Tomado de: http://www.bbc.co.uk/news/world-us-canada-24524308 Autor: BBC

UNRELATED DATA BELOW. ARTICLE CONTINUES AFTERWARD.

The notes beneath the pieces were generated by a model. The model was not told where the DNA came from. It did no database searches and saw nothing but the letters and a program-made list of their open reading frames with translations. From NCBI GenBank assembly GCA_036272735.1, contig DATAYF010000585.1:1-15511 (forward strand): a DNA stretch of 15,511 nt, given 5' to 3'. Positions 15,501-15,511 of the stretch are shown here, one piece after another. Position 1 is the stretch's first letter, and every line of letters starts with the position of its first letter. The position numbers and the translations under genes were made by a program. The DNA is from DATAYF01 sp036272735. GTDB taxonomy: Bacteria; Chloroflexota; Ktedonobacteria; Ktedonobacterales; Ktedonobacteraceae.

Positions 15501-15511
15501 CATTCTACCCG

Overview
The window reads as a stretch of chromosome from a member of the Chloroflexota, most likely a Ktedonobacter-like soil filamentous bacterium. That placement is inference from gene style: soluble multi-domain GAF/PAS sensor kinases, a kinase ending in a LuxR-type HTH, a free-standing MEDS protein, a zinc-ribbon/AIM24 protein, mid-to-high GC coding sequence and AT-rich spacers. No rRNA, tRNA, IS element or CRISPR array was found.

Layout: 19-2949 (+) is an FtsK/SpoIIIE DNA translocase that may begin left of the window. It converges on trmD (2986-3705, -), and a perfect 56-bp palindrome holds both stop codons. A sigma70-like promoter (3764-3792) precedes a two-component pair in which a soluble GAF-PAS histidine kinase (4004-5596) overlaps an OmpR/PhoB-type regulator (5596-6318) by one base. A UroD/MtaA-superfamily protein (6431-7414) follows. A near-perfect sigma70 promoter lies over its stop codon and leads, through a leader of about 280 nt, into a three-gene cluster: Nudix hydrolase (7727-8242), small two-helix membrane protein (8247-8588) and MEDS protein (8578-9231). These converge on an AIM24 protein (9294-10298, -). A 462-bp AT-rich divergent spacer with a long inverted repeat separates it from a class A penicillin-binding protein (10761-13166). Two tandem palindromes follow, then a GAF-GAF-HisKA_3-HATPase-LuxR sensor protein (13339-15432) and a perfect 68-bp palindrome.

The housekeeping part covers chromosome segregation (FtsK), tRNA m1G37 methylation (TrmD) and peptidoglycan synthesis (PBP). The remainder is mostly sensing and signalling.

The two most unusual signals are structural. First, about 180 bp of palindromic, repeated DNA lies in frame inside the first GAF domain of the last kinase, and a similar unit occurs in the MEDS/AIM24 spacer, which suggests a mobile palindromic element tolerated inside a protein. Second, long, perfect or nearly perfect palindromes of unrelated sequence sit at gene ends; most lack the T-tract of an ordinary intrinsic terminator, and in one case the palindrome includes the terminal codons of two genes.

US President Barack Obama and Vice-President Joe Biden are scheduled to meet congressional leaders from both parties as the deadline to raise the nation's debt limit nears. The bipartisan meeting will include leaders from both the House of Representatives and the Senate. A shutdown of the US government, also a result of the political deadlock, has now entered its third week. Officials warn of economic calamity should the US default on its debt. "With only a few days until the government runs out of borrowing authority, the President will make clear the need for Congress to act to pay our bills, and reopen the government," the White House said in a statement ahead of Monday's meeting. Expected to attend are Senate Democratic Majority Leader Harry Reid, Senate Republican Leader Mitch McConnell, Republican House Speaker John Boehner and House Democratic Minority Leader Nancy Pelosi. Weekend negotiations between US congressional leaders failed to reach a breakthrough to raise the nation's debt limit ahead of Thursday's deadline. Negotiations between Republican and Democrat Senate leaders continued on Sunday, with both sides reportedly awaiting the Monday opening of US financial markets to reassess their negotiating positions. Mr Reid described a phone call with Mr McConnell as "productive", but the two did not reach a solution to raise the nation's $16.7 trillion (£10.5 trillion) borrowing limit as Thursday's deadline nears. Republican Senator Susan Collins acknowledged the Senate did not have a finished agreement, but said senators were "making very good progress". A separate bipartisan group led by Ms Collins also met for several hours earlier in the day to discuss possible solutions, the Associated Press news agency reported. Overreaching Congressional Democrats are now said to be using the looming debt ceiling deadline as leverage to push back against previously enacted cuts to the US government budget. Those deep military and domestic spending cuts, known as the "sequester", went into effect in January 2013 after Democrats and Republicans failed to reach a budget compromise. On Monday, Republican Senator Bob Corker said the Democrats were demanding too much. "For about 48 hours now, the Democrats have overreached by wanting to spend more, unbelievably," he said in an interview with NBC's Today show. "But I do sense that people are getting back on the right page here. And I do hope that by the end of the day we'll have an agreement that makes sense for our country." Analysts say the Senate talks represent the last best hope for a debt deal before Thursday, after talks between the White House and the Republican-led House of Representatives collapsed last week. Government and private sector analysts have warned for weeks of the dire consequences should Congress fail to reach an agreement on raising the nation's debt ceiling. The US treasury department has been using what are called "extraordinary measures" to pay the nation's bills since the nation reached its current debt limit in May. Those extraordinary measures will be exhausted by 17 October, US Treasury Secretary Jack Lew has said. He has said that letting debt ceiling negotiations run too close to the deadline "could be very dangerous", while financial sector leaders have warned a default would "ripple" through the world economy. On Sunday, the head of the International Monetary Fund said defaulting on the nation's debt could tip the world into another recession. "If there is that degree of disruption, that lack of certainty, that lack of trust in the US signature, it would mean massive disruption the world over," Christine Lagarde said in an interview with NBC's Meet the Press. 'Extortion' Congress and US President Barack Obama have also failed to reach an agreement regarding a partial government shutdown, now in its third week. A wide swath of government services closed for business after Congress missed a 1 October deadline to pass a budget, with Congress unable to agree a law to keep the government funded. Hundreds of thousands of federal employees were sent home and government offices closed. Republicans refused to approve a new budget unless President Obama agreed to delay or eliminate the funding of the Affordable Care Act, his signature healthcare reform law of 2010. Mr Obama has refused to budge on the matter, accusing Republicans of "extortion" in using the shutdown and the nation's debt limit as leverage in negotiations.
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